Mission: Impossible III (2006)Edit
Ethan, retired from being an IMF team leader and engaged to be married, assembles a team to face the elusive arms and information broker Owen Davian (Philip Seymour Hoffman) who intends to sell a mysterious dangerous object known as "The Rabbit's Foot". The film was directed by J.J. Abrams.
Mission: Impossible – Ghost Protocol (2011)Edit
Ethan and the entire IMF are blamed for the bombing of the Kremlin while investigating an individual known only as "Cobalt" (Michael Nyqvist). He and three other agents are left to stop him from starting a global nuclear war. The film was directed by Brad Bird.
Mission: Impossible – Rogue Nation (2015)Edit
Ethan Hunt comes under threat from the Syndicate, a near-mythical organization of rogue agents who kill to order. Faced with the IMF's disbandment, Hunt assembles his team for their mission to prove the Syndicate's existence and bring the organization down by any means necessary. The film was directed by Christopher McQuarrie.
Mission: Impossible – Fallout (2018)Edit
When an IMF mission ends badly, the world is faced with dire consequences. As Ethan Hunt takes it upon himself to fulfill his original briefing, the CIA begins to question his loyalty and his motives. Hunt finds himself in a race against time, hunted by assassins and former allies while trying to prevent a global catastrophe. Christopher McQuarrie directs again, this being his 2nd film in the series after 2015's Mission: Impossible - Rogue Nation.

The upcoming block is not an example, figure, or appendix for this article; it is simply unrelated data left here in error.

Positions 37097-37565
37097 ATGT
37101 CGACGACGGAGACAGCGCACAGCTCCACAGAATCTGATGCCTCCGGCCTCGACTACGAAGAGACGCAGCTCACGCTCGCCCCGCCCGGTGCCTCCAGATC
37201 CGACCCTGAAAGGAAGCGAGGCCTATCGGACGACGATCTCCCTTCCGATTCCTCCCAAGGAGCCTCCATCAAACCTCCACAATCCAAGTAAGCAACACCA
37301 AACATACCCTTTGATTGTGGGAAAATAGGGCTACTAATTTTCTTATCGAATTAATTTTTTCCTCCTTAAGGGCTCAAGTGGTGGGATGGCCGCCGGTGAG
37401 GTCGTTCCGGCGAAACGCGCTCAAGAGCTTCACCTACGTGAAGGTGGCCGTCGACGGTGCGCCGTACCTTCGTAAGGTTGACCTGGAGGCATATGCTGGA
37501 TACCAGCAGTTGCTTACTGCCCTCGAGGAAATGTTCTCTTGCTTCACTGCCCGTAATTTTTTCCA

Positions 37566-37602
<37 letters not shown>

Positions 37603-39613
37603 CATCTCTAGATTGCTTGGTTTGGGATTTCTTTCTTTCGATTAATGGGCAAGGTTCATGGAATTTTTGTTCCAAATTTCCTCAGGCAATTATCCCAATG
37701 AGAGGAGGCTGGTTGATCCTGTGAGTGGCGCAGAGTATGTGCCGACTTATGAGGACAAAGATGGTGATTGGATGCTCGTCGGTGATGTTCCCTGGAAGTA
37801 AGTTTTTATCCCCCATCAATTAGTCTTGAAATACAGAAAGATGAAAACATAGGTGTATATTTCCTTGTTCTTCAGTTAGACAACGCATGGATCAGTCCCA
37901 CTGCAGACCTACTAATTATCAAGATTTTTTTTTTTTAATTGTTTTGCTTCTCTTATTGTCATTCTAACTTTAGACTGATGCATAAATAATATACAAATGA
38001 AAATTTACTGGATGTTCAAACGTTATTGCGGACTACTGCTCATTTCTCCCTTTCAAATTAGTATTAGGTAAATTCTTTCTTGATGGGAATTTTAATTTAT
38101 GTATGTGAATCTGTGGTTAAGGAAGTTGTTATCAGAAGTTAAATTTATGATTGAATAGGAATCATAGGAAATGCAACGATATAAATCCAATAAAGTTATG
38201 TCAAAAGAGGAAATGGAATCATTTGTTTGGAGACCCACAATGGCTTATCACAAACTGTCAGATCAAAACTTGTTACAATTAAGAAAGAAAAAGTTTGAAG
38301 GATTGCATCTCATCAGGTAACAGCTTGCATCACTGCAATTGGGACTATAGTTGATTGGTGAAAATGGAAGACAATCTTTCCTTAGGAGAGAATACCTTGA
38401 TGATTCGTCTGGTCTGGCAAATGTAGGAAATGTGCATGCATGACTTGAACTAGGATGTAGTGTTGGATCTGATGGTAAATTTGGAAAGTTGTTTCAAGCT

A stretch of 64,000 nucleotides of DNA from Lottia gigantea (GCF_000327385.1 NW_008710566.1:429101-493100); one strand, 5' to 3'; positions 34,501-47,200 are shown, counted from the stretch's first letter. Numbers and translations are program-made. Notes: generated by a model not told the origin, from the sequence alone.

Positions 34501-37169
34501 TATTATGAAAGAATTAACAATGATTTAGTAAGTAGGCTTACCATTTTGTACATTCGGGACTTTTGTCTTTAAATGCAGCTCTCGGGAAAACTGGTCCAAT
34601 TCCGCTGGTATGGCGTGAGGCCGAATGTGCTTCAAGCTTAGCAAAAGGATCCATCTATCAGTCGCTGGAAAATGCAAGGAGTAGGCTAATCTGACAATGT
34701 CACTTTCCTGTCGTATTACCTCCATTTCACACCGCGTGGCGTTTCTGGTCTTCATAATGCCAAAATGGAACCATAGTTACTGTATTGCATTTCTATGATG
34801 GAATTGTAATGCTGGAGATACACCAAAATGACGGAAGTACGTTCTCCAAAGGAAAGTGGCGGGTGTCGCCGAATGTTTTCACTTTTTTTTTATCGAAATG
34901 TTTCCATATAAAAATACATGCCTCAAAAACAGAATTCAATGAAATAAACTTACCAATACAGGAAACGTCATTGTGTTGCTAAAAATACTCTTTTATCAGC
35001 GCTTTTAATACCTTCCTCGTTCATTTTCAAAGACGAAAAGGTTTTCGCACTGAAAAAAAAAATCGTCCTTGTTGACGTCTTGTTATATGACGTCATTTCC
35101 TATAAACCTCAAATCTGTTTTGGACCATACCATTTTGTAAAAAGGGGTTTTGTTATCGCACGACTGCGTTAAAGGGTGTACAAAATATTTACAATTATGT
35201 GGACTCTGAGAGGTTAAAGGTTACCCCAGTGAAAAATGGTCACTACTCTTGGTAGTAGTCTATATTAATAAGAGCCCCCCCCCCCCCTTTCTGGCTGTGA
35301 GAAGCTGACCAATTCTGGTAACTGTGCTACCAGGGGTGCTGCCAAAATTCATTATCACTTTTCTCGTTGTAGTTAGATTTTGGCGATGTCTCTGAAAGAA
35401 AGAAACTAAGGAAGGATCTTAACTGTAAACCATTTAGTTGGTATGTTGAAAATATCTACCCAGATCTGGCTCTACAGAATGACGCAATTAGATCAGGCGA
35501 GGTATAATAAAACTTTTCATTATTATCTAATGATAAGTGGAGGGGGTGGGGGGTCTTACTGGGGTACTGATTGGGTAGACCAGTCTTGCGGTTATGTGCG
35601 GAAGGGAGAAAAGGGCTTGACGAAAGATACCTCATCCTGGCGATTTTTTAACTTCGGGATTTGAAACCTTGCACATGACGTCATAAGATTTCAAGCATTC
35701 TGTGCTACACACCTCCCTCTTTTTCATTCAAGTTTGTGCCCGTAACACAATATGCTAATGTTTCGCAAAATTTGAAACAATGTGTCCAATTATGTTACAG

Additional crew & production detailsEdit
|Mission: Impossible||Mission: Impossible 2||Mission: Impossible III||Mission: Impossible -
|Mission: Impossible -
|Mission: Impossible -
|Composer||Danny Elfman||Hans Zimmer||Michael Giacchino||Joe Kraemer||Lorne Balfe|
|Editor||Paul Hirsch||Christian Wagner
Mary Jo Markey
|Paul Hirsch||Eddie Hamilton|
|Cinematographer||Stephen H. Burum||Jeffrey L. Kimball||Dan Mindel||Robert Elswit||Rob Hardy|
|Production companies||Cruise/Wagner Productions||Skydance Productions
Bad Robot Productions
Bad Robot Productions
|Running time||110 minutes||123 minutes||125 minutes||133 minutes||131 minutes||147 minutes|
Box office performanceEdit
|Film||Release date||Box office gross||Box office ranking||Budget
|North America||Other territories||Worldwide||All time
|Mission: Impossible||May 22, 1996||$45,436,830||$180,981,856||$276,714,503||$457,696,359||#198
|Mission: Impossible 2||May 24, 2000||$57,845,297||$215,409,889||$330,978,216||$546,388,105||#136
|Mission: Impossible III||May 5, 2006||$47,743,273||$134,029,801||$263,820,211||$397,850,012||#362||#213||$150,000,000|||
|Mission: Impossible –
|December 16, 2011||$29,556,629||$209,397,903||$485,315,477||$694,713,380||#143||#78||$145,000,000|||
|Mission: Impossible – Rogue Nation||July 31, 2015||$55,520,089||$195,042,377||$487,671,890||$682,714,267||#169||#80||$150,000,000|||
|Average||$47.2 million||$187.0 million||$368.8 million||$555.0 million||$130 millon|
Critical and public responseEdit
|Mission: Impossible||62% (52 reviews)||59 (29 reviews)||B+|
|Mission: Impossible 2||57% (145 reviews)||59 (40 reviews)||B|
|Mission: Impossible III||70% (221 reviews)||66 (42 reviews)||A-|
|Mission: Impossible – Ghost Protocol||93% (237 reviews)||73 (47 reviews)||A-|
|Mission: Impossible – Rogue Nation||93% (293 reviews)||75 (46 reviews)||A-|